“We were going through huge waves and gusts of 45 knots when the lifting keel started making banging and cracking noises in its case. We tacked on to port tack to avoid the worst of the waves, but then water started coming into the boat. It was the second day of the race and the water was beginning to come in faster than we could bail it out. At one point the bow was just 5 centimetres above the water. That was pretty scary. We were 50 miles south-east of Flinders Island. I was a little scared, but we kept calm.”

“We decided to turn round at 4pm on the second day and we arrived in Eden at 9am the following morning. Even that was still scary, at times we were doing 18 knots downwind with only the storm jib. It was still gusting 40 knots. The waves were real monsters, maybe 10 or 12 metres high. Out there, I asked myself, ‘Why are we doing this?’ I was cold, and at one point a big wave hit me and slammed me on to a winch. I was saying never again.”

“But now, sitting in Sydney, I think I would do it again. This is not like day racing or anything I’ve done before, though. This race is about arriving. I think that if we had set out with that mentality, perhaps we might have made it to Hobart. I’m really sorry not to be celebrating the New Year in Hobart, but maybe another time.”

For the sailors who did make it to Hobart, the New Year celebrations have started early. Tonight the fireworks will light up the sky and the champagne corks will be popping. But twelve of the yachts still racing are predicted by the Yacht Tracker to be celebrating the arrival of 2005 out in the Tasman Sea, not least the diminutive 31-footer Gillawa, which still has more than 250 miles to the finish. She is expected in Hobart on 3 January 2005, and she will receive a rapturous welcome from the appreciative crowd in the Tasmanian capital.

The formal Rolex Sydney Hobart Prize giving takes place at noon on 1st January 2005 at the Royal Yacht Club of Tasmania

Standings, recorded at 1700 (AEDT), 31 December 2004

1st Overall and 1st Division A:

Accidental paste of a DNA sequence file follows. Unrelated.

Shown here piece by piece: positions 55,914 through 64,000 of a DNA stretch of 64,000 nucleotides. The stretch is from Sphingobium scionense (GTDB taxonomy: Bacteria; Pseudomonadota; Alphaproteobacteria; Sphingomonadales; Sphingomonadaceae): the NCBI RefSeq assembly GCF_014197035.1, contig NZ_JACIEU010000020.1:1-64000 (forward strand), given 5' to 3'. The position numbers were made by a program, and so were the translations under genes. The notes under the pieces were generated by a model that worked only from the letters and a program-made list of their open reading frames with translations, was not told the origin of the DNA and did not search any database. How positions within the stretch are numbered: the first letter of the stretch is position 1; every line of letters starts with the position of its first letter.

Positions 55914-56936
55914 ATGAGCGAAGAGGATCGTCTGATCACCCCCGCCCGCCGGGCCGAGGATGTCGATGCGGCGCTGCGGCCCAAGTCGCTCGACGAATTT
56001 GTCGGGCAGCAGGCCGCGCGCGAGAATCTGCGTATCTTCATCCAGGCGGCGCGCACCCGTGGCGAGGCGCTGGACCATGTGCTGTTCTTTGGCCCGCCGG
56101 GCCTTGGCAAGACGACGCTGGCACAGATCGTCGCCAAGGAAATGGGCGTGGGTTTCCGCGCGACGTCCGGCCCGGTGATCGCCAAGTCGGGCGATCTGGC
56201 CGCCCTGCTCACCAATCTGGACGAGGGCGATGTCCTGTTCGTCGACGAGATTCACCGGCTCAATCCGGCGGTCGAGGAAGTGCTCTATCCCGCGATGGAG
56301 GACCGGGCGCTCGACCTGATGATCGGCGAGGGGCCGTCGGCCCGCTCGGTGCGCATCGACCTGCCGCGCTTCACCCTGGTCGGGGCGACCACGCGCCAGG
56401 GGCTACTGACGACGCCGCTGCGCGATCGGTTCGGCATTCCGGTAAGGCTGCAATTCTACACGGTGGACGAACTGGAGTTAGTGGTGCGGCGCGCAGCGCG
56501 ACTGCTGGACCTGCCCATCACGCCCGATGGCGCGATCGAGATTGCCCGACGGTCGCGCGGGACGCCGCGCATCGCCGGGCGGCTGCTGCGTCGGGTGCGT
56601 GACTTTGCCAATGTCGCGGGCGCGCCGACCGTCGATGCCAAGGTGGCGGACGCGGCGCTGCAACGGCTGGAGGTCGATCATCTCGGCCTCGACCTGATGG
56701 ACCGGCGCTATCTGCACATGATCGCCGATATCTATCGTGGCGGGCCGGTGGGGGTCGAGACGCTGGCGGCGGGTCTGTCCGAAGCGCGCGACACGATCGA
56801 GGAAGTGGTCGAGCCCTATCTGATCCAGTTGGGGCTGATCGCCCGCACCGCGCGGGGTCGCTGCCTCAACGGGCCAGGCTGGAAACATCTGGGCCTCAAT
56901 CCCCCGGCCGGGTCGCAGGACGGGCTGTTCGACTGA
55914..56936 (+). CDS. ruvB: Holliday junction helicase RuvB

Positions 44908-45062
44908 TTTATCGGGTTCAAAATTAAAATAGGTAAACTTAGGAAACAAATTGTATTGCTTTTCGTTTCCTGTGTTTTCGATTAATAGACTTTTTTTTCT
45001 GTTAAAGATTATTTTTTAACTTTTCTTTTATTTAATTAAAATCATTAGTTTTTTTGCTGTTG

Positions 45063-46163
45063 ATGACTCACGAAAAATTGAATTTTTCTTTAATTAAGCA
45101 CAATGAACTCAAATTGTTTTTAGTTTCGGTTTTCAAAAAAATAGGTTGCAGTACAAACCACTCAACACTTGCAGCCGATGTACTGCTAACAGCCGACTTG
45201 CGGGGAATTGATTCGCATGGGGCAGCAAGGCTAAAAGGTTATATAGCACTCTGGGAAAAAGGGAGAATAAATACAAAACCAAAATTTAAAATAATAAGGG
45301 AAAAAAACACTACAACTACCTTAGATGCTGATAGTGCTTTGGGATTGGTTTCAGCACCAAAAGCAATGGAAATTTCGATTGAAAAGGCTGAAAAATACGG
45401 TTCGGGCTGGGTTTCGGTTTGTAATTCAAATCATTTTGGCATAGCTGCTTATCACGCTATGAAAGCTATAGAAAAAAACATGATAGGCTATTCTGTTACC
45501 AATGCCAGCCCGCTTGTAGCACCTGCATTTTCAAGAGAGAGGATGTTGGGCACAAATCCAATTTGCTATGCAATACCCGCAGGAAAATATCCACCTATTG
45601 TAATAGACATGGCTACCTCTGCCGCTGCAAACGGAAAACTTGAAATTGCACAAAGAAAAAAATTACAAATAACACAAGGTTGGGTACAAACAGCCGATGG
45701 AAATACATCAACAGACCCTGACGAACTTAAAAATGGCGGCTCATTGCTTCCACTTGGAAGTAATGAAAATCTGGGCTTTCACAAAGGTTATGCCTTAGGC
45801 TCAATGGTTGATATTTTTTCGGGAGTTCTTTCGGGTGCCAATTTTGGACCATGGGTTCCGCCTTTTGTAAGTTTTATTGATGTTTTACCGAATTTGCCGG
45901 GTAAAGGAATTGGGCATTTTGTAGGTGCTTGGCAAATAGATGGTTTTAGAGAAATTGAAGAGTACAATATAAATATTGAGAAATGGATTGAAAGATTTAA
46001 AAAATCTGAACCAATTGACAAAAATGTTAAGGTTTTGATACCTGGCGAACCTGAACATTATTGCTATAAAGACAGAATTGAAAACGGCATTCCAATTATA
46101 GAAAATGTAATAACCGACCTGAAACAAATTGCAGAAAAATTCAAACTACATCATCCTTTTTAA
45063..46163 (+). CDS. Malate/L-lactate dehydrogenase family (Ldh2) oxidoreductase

Aera, Owner Nicholas Lykiardopulo, Skipper Jez Fanstone
Royal Yacht Squadron, UK

IRC Division B:
Loki, Owner/Skipper Stephen Ainsworth Cruising Yacht Club of Australia, NSW

IRC Division C:
Nips-N-Tux, Owner/Skipper Howard de Torres

IRC Division D:
Courtesan, Owner/Skipper Philip Childs
Hilarys Yacht Club, WA

IRC Division E and 30-Year Veteran Division:
Love & War, Owner Peter Kurts, Skipper Simon Kurts
Cruising Yacht Club of Australia, NSW

Sydney 38 Division:
Chutzpah, Owner/Skipper Bruce Taylor
Royal Yacht Club of Victoria, VIC

PHS Division
Seriously TEN, Owner/Skipper John Woodruff & Eric Robinson

Top 5 Line Honours standings

1. Nicorette finished at 05:10:44 hours, 29/1/04
2. AAPT – finished at 11:40:42 hours, 29/1/04
3. Brindabella – finished at 13:56:50 hours, 29/1/04
4. Aera – finished at 15:43:43, 29/1/04
5. Seriously Ten – finished at 16:16:38 hours, 29/1/04
(please visit for the full list of finishers)

Provisional IRC Overall

1. Aera
2. Nicorette
3. Ichi Ban
5. Brindabella

Forty-two yachts have finished, 17 are still racing and 56 yachts have retired

Share or bookmark this story:
[Digg] [Reddit] [] [Facebook] [Technorati] [Google] [StumbleUpon]

This entry was posted on Friday, December 31st, 2004 at 7:16 am and is filed under Main Stories. You can follow any responses to this entry through the RSS 2.0 feed. You can skip to the end and leave a response. Pinging is currently not allowed.

Leave a Reply